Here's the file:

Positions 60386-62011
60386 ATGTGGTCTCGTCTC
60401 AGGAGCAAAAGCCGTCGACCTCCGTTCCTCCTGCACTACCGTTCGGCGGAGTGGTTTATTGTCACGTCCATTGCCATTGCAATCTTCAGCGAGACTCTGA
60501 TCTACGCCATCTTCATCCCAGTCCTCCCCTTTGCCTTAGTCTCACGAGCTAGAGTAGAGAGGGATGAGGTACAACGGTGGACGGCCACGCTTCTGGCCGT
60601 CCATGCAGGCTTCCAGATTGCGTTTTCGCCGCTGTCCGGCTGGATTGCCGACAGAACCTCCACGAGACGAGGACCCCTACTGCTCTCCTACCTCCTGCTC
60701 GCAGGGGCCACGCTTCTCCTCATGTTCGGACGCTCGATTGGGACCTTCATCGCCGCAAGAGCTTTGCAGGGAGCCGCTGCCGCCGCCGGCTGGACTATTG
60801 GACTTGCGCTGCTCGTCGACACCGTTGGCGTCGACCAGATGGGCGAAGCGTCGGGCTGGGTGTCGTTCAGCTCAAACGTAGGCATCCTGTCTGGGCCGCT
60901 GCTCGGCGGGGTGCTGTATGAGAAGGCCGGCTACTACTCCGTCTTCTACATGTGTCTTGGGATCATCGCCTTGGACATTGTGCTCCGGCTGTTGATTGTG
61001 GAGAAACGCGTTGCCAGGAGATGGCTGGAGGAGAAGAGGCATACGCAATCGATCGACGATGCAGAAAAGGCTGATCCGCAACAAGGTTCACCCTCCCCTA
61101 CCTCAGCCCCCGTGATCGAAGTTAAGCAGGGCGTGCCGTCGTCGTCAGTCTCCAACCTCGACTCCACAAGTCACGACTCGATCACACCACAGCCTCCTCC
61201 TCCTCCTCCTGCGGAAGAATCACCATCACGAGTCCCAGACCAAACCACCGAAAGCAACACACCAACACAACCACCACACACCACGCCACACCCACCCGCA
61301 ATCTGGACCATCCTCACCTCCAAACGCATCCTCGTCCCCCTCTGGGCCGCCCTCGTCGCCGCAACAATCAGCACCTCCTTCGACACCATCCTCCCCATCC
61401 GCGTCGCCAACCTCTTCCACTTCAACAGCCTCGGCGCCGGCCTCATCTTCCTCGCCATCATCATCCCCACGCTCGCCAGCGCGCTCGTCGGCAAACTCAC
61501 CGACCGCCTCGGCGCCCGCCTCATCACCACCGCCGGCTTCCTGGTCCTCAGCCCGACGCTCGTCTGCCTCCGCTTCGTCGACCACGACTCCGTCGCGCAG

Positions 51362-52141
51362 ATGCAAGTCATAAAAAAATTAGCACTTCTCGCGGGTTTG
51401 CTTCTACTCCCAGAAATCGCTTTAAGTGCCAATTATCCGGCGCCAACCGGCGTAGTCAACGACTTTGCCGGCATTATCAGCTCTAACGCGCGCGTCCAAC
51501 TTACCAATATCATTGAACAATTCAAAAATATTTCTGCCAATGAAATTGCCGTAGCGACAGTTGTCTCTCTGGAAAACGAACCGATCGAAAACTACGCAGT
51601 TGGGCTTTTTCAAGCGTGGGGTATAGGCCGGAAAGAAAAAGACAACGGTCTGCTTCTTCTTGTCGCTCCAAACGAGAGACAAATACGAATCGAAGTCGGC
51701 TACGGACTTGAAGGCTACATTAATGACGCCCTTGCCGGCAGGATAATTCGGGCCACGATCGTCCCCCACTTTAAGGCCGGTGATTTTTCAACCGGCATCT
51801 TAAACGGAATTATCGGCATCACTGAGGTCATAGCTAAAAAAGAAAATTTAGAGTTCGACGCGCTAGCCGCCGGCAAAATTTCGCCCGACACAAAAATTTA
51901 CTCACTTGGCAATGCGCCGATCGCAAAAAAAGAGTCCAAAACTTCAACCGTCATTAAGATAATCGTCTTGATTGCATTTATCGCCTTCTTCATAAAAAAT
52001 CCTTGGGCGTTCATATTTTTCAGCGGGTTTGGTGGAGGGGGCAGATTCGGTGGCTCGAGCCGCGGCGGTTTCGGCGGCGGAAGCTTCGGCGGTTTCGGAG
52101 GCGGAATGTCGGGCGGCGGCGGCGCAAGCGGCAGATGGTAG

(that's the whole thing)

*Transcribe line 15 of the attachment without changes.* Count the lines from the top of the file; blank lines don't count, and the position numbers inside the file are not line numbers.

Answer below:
Positions 51362-52141